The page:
A Decade A Dodger: Remembering Clayton Kershaw’s Draft Day
Kirby Lee-USA TODAY Sports
Jayne Kamin-Oncea-USA TODAY Sports
Jayne Kamin-Oncea-USA TODAY Sports

PAGES: 1 | 2 | 3 | 4

Crème of the Crop

As the Dodgers continued to try to sign their 2005 first-rounder into the following year, baseball was being played. While Hochevar went on to pitch in an independent league in the spring of 2006, a high school lefty in Texas was skyrocketing up draft boards.

Highland Park southpaw Clayton Kershaw had been a fairly well-regarded prep prospect going into his senior season. He had a fastball that ranged from 88-92 mph and a big, lazy curveball. His delivery was unconventional, featuring a pause after his leg lift.

He was seen as being projectable and perhaps a second- or third-rounder. Then Kershaw’s senior season rolled around.

What had been an ordinary fastball shot up into the low-to-mid 90s, and the curveball became an outstanding offering. Evaluators began moving him into the first round, even into the top 10, and one team was seen the favorite to land him: the Detroit Tigers, who picked one spot ahead of the Dodgers.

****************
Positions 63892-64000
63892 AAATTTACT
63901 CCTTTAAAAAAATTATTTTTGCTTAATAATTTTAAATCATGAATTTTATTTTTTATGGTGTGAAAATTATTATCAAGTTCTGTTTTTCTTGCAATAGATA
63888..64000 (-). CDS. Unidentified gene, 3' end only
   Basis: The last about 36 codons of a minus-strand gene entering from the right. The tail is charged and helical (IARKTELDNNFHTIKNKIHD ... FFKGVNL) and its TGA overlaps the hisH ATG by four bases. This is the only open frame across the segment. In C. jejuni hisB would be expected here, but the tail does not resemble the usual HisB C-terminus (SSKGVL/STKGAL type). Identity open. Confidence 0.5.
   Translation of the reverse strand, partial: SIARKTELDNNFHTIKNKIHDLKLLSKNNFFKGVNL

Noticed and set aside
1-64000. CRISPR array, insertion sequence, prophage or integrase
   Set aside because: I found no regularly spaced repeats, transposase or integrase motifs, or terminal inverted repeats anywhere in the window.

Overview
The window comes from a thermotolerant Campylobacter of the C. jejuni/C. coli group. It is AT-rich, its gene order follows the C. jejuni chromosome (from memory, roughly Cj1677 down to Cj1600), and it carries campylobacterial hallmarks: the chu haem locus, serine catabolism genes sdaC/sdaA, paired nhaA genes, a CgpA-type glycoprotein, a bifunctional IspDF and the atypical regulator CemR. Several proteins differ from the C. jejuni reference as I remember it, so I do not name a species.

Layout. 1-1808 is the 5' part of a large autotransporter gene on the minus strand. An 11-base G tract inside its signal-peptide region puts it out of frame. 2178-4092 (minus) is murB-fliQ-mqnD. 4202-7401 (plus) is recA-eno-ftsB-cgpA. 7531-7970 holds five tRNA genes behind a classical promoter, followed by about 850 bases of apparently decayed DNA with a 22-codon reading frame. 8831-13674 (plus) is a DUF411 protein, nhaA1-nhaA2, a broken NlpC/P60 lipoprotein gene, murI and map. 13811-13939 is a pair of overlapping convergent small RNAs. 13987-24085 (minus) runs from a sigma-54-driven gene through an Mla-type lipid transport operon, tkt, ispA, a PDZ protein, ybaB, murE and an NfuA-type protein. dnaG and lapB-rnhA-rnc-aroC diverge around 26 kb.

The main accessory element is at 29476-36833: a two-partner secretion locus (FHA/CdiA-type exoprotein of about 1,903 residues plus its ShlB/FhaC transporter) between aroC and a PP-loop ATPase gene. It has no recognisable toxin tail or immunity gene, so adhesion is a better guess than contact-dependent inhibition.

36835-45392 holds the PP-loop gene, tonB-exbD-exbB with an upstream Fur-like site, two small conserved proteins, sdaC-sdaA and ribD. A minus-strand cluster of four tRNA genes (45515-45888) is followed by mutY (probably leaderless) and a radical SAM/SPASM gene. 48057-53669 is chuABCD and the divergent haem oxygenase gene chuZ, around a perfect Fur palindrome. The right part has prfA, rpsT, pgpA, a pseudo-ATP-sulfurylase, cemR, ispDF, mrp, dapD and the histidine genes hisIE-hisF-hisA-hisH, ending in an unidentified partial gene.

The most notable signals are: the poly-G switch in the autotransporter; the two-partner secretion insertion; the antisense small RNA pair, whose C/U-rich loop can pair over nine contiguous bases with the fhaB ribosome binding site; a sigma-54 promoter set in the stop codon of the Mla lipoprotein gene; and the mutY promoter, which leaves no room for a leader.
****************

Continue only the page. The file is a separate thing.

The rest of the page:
The Tigers hadn’t shied away from high-ceiling prospects. They took a hard-throwing but wild right-hander in Justin Verlander with the No. 2 pick in 2004 and a raw, five-tool center fielder in Cameron Maybin in 2005.

Both players cost quite a bit of money and Detroit wasn’t afraid to spend whatever it takes to get the player they wanted. Another top lefty in the draft was the University of North Carolina’s Andrew Miller.

The 6’6 sidewinder threw in the mid 90s with a nasty slider. The slider was so good that more than one right-handed batter struck out swinging at the pitch before it hit him in his back leg. Miller was seen as an early contender for the No. 1 pick, but as the draft drew nearer, the future became cloudier for the Tar Heel.

CONTINUE READING: Lucky break alters the course of history